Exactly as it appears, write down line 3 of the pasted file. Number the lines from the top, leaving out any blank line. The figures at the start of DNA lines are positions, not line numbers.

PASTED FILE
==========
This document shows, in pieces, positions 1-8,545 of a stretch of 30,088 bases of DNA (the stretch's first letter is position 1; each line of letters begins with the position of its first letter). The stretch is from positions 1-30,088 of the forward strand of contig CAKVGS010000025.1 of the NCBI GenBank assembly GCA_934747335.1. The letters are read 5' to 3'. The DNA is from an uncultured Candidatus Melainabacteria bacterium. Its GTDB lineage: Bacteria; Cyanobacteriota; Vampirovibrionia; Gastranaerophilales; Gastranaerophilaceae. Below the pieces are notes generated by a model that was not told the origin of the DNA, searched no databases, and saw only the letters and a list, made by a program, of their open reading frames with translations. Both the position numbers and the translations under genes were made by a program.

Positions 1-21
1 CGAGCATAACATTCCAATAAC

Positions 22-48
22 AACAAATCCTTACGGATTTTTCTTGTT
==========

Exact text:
1 CGAGCATAACATTCCAATAAC